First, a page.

CRAIG CONLEY (Prof. Oddfellow) is recognized by Encarta as “America’s most creative and diligent scholar of letters, words and punctuation.” He has been called a “language fanatic” by Page Six gossip columnist Cindy Adams, a “cult hero” by Publisher’s Weekly, and “a true Renaissance man of the modern era, diving headfirst into comprehensive, open-minded study of realms obscured or merely obscure” by Clint Marsh. An eccentric scholar, Conley’s ideas are often decades ahead of their time. He invented the concept of the “virtual pet” in 1980, fifteen years before the debut of the popular “Tamagotchi” in Japan. His virtual pet, actually a rare flower, still thrives and has reached an incomprehensible size. Conley’s website is OneLetterWords.com.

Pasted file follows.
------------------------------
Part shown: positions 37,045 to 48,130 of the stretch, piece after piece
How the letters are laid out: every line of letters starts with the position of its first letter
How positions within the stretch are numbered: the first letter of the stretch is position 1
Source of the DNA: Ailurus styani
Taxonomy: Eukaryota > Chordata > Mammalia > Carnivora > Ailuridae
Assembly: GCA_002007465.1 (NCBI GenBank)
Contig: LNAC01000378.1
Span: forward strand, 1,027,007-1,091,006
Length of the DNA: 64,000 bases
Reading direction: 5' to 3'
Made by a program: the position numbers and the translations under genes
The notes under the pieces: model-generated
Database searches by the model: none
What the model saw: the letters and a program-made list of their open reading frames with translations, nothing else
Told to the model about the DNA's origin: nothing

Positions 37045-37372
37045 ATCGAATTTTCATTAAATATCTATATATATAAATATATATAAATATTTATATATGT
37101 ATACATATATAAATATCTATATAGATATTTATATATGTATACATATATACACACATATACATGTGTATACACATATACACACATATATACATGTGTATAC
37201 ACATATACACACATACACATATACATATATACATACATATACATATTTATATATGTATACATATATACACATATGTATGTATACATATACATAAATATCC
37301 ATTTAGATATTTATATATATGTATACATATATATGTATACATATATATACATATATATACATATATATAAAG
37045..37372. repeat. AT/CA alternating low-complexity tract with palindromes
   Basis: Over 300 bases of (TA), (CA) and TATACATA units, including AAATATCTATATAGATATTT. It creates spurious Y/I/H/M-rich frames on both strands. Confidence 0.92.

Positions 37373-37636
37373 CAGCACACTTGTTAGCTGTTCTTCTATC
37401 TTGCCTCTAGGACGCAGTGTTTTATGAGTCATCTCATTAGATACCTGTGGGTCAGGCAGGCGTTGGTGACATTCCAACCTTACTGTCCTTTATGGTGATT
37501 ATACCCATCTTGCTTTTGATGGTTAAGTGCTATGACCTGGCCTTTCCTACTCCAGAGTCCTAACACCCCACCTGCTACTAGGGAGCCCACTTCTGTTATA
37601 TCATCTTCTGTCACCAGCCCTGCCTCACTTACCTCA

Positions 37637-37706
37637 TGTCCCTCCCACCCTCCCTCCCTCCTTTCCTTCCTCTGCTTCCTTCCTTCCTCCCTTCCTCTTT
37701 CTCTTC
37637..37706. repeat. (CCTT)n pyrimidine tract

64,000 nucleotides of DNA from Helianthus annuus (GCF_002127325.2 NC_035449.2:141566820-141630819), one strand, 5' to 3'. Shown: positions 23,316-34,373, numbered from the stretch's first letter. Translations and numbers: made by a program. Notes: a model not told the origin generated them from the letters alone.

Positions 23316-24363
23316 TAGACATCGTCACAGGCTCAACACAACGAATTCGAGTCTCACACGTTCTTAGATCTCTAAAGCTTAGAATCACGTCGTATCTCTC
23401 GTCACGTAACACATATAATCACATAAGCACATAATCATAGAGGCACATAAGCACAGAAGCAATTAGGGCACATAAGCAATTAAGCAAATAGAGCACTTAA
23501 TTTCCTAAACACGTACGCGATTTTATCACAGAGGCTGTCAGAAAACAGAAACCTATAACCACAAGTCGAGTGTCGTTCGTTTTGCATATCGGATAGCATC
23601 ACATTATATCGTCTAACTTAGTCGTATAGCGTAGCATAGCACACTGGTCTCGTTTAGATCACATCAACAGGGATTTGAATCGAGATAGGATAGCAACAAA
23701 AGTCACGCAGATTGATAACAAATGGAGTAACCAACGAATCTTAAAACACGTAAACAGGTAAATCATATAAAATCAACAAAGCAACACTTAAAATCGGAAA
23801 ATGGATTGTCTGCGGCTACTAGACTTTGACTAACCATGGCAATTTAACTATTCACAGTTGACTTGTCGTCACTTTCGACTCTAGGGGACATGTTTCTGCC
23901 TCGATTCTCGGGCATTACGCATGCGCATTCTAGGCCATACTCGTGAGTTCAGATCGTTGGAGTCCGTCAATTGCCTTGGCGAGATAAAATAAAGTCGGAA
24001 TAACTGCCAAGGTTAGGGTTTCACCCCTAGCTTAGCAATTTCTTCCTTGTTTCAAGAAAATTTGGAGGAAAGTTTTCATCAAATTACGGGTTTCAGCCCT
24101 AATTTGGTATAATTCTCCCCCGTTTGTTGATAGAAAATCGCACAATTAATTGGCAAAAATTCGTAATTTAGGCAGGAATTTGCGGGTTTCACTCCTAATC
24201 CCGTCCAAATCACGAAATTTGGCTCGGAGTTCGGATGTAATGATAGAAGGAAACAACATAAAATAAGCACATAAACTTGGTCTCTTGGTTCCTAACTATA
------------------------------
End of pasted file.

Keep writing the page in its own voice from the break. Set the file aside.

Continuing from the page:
So silly, but we invariably wonder what folks are reading in their old photos. This woman in Eastern Kentucky's 1975 yearbook is reading what appears to be quite a scarce book today: the horse and girl novel Taffy's Foal by Elisa Bialk. The novel was already decades old in 1975, and we suspect that it wasn't required reading for a class. Perhaps it reflects something about this dorm student adjusting to her new life? The book tells of one Nancy Irwin, who lives in Kentucky with her grandmother on a horse farm until her father in Chicago remarries. Nancy is forced to leave behind her beloved mare Taffy, who is in foal. Nancy must adapt to living in the city, make new friends, love her mare from a distance, and learn to love her stepmother. Note that this student is using her stuffed animal as a pillow and is flanked by more literature.